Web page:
1. Forum
  2. >
  3. Topic: French
  4. >
  5. "As soon as you left, I wante…

"As soon as you left, I wanted to call you."

Translation:Dès que tu es parti, j'ai voulu t'appeler.

April 14, 2020



Why isn't it je voulais? If she was wanting to call for some time and didn't do it


Because Dès que tu es parti is a very specific moment in time.


I wonder if it can be both ways, because the action of leaving is a specific moment in time but the wanting lingered on. So if someone came back from a year overseas, wouldn't "voulais" also be correct?


"Je voulais" is accepted as well.


I just had Dès que tu es parti, je voulais t'appeler. rejected as an answer.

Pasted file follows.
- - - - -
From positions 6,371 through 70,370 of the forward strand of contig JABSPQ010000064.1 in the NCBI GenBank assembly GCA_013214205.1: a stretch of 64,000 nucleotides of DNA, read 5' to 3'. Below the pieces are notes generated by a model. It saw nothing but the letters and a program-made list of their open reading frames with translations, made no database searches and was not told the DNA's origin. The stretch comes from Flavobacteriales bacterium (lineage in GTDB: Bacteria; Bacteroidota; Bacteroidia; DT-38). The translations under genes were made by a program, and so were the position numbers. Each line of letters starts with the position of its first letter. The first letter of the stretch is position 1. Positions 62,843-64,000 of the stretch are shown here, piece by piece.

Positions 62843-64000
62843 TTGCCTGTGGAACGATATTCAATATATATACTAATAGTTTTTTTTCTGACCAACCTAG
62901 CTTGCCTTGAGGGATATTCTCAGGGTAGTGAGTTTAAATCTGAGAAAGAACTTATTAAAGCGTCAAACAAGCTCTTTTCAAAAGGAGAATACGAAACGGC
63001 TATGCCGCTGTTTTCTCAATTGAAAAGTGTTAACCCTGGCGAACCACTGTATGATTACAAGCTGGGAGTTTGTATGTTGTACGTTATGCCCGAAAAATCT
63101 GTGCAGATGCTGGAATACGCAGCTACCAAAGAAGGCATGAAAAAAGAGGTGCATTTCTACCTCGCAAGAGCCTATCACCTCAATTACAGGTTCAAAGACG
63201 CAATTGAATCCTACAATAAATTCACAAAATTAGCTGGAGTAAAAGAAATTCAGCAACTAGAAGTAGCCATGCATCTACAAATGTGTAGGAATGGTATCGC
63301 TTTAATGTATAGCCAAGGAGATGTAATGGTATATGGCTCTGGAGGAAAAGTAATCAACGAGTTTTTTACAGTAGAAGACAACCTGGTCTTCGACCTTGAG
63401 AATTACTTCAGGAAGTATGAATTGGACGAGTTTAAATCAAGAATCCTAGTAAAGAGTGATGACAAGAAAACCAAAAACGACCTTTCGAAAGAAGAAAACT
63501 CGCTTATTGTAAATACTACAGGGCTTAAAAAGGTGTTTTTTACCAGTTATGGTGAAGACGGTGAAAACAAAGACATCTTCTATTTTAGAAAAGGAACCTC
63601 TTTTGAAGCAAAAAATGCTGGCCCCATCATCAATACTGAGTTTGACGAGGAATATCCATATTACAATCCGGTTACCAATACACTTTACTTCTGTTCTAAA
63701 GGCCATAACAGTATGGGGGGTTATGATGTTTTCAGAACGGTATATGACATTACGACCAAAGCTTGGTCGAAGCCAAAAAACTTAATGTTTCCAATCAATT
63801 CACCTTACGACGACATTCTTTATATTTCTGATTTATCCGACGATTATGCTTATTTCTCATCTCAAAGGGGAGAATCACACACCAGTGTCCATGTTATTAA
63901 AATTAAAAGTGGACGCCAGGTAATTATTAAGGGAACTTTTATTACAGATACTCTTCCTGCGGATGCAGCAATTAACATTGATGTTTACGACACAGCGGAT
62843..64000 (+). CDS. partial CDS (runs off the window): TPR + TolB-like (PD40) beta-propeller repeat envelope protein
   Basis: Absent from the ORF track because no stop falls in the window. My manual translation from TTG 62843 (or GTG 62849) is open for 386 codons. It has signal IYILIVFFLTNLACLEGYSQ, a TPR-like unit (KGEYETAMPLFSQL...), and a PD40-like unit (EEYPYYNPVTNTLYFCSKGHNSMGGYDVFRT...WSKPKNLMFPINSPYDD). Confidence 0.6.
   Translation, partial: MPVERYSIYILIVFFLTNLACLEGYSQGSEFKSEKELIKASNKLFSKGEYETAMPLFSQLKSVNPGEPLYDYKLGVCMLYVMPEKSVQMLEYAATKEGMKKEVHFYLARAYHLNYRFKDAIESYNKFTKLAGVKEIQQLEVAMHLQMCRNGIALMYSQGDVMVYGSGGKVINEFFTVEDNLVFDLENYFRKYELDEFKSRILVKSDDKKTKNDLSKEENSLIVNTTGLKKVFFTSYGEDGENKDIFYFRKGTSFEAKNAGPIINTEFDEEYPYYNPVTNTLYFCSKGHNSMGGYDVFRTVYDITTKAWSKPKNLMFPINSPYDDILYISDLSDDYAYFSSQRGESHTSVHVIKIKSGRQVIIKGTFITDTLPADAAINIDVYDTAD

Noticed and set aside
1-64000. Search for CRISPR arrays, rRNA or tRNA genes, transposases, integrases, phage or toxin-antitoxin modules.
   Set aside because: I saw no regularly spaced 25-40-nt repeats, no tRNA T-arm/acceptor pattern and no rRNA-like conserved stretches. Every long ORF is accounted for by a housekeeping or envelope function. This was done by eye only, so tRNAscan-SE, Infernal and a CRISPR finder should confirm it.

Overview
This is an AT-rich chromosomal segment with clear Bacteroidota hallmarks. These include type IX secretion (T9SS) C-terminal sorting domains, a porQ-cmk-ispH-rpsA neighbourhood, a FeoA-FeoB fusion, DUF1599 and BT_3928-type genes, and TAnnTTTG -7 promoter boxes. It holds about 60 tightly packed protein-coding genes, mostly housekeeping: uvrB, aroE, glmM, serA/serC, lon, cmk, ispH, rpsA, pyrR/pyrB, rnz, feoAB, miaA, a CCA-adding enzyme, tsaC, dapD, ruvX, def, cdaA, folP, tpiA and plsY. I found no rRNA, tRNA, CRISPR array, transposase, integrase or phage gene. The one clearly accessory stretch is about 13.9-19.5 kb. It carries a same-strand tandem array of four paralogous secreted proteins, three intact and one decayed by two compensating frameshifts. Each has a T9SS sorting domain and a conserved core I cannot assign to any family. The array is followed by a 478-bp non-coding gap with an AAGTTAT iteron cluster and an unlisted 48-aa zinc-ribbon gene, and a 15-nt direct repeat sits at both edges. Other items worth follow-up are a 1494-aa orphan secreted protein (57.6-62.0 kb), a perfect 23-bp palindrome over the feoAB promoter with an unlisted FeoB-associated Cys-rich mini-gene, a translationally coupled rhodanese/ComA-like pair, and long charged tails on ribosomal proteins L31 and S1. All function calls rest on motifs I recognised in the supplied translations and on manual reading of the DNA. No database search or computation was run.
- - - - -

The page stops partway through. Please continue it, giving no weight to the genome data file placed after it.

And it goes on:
Why can't the formal vous singular be used. It could have been a stranger or an older person.


Of course it can: Dès que vous êtes parti(e), j'ai voulu vous appeler.


But Duo marked me wrong.


Can you use "Aussitot que...." here?


Yes, you can and "sitôt que" as well.


Would either one of those be accepted as a correct answer here?


"Aussitôt que tu es partie, j'ai eu envie de t'appeler." is accepted.


Is it possible to say "j'ai voulu te telephoner"? I got it wrong because of a bad construction of the sentence and I didn't try it again.


In Spanish, the use of preterite or imperfect changes the meaning of "to want." Is it the same in French? Wanting something is hard to pin down to a single event in the past; by definition, desire is incomplete. So, in Spanish, using the preterite sometimes means "I tried" to do something instead of "I wanted" to do something. Does French operate the same way? And if voulais is not the preferred verb form, how would it be translated into English?

Learn French in just 5 minutes a day. For free.